A Walk Down the Lane

 The days have been brilliant here in Mullenaglemig. Blue skies. Plump white clouds. Gentle breezes and temperatures in the low sixties. Sara has the sheets out on the line and the windows are open to freshen the house. Fine weather makes our cocooning more tolerable. And we’ve been able to take our long walks, weaving up and down our country lanes, staying within our 2 km isolation zone.

The greening hedgerows hide tiny spring flowers in Easter pastel shades. Hawthorns are blossoming, dropping white petals on our path. Fuchsia is starting to leaf out; in a few months they’ll turn the sides of the lanes crimson. Entry gates sport a line of bluebells. And the gorse blossoms are like brilliant sunshine, so bright you almost need to squint when you look at them. But behind those blossoms are deadly thorns.

We stop and watch the newborn lambs find their legs in the fields as they learn to run. Each day they grow bigger. Their mothers keep a careful eye on them. We watch the heifers as they move to their pasture after a long winter in the sheds. There is no joy like the joy of cattle as they are let out to the fields. They arch their backs like the happy cows they are and buck and jump and roll in new spring grass.

But, still, there is a pall over it all.

When we pass neighbors on our walks, we hug the sides of the lane, murmuring a furtive “fine day” as we keep walking. In other times we would stop and chat, asking “how are ye keeping” and exchanging local news. There are few cars for us to salute as they pass us by; there is, sadly, nowhere to go. Farmers still ride their tractors down the lanes but don’t stop and open the cab doors to say hello; they just nod as they putter past. We acknowledge them with a raised stick. Joan in Baile Riabhach waves to us from her front window.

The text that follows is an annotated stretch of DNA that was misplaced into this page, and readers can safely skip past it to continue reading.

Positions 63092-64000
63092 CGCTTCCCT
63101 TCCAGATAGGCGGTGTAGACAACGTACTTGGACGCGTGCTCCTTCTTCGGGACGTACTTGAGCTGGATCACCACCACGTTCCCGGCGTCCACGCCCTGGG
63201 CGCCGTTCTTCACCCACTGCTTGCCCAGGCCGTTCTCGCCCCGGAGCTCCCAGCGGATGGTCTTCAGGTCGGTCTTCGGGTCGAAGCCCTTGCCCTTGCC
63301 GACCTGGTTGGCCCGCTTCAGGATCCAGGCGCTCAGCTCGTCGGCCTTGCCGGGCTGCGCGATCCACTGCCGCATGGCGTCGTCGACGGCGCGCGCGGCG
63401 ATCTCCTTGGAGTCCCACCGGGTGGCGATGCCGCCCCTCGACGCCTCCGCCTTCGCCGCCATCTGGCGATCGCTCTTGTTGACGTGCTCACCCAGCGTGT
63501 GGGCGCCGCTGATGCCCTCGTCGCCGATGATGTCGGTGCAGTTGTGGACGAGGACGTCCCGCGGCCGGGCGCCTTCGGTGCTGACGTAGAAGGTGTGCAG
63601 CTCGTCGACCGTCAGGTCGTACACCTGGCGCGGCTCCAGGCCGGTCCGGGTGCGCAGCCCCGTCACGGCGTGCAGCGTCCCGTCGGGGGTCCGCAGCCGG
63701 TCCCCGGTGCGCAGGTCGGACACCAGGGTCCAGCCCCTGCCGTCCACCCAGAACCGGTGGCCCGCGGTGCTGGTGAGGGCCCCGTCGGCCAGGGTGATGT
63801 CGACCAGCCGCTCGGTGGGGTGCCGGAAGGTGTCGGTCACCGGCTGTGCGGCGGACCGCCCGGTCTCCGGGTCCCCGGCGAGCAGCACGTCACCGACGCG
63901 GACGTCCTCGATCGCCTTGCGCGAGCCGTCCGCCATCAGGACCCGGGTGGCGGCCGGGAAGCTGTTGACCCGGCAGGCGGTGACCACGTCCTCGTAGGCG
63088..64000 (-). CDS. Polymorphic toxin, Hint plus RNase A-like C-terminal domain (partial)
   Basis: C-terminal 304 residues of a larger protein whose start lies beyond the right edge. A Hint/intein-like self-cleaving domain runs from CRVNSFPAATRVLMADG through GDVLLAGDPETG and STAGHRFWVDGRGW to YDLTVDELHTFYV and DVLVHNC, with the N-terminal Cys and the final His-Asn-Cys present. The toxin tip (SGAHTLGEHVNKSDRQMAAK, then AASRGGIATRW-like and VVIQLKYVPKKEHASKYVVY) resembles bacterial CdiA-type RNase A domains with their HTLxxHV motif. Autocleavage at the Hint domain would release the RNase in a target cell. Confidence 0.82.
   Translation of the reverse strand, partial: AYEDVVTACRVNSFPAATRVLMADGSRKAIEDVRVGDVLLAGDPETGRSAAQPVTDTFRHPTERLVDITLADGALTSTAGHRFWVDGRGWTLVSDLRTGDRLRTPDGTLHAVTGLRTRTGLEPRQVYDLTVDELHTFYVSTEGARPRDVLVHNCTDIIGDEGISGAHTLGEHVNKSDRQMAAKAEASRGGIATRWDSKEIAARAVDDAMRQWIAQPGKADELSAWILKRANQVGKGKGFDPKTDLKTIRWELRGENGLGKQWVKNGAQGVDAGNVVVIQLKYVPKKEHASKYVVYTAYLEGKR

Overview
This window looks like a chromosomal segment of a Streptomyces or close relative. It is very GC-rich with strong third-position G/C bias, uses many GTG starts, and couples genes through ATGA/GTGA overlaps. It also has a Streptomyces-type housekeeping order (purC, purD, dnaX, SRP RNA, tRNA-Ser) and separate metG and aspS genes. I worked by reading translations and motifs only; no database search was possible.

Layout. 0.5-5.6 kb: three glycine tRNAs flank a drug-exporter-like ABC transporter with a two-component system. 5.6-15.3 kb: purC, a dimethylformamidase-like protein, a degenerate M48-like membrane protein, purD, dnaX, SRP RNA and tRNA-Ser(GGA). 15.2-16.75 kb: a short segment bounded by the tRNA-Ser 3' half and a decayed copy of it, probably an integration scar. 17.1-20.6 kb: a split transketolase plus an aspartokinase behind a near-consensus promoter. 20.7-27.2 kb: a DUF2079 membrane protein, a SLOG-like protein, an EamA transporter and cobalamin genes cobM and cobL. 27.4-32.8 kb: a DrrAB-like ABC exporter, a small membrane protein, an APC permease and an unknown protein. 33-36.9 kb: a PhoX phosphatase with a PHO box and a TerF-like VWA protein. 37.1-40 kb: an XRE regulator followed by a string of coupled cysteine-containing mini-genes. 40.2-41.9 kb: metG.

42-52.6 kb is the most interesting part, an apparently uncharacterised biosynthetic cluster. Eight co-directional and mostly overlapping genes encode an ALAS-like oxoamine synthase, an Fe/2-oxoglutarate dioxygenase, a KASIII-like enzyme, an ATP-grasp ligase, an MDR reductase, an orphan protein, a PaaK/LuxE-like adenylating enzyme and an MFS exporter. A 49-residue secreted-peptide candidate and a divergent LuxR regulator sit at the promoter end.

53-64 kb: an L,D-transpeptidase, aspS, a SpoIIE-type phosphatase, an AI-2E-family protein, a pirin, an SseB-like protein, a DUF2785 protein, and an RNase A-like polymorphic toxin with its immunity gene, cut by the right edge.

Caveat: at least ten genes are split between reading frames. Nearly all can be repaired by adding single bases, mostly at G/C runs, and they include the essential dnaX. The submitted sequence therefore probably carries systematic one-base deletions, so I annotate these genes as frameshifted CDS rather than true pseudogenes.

We look up to the ancient oratory where we should have joined our neighbors for Easter morning mass. It has only sheep and lambs for company.

Other days are better. We chat with Mary, down the lane, who has the fairy garden near the wall in front of her house. We are two meters away on one side of the wall and she is two meters away on the other. She is a bit younger than us and can get out to the shops. She insists that we take her phone number and call her if we need anything.

“I go to the shop in Ventry every morning and can drop anything into ye. Call me if ye need something. Sure, there’s only two answers I can give ye,” she says, “yes or no.”

And Thomas, the young farmer up the hill, speaks to us from his yard. We pass news of relatives that have been affected and discuss the effect of the virus on cattle prices. He suggests we walk to the top of the hill behind his farm to see the sea on all sides.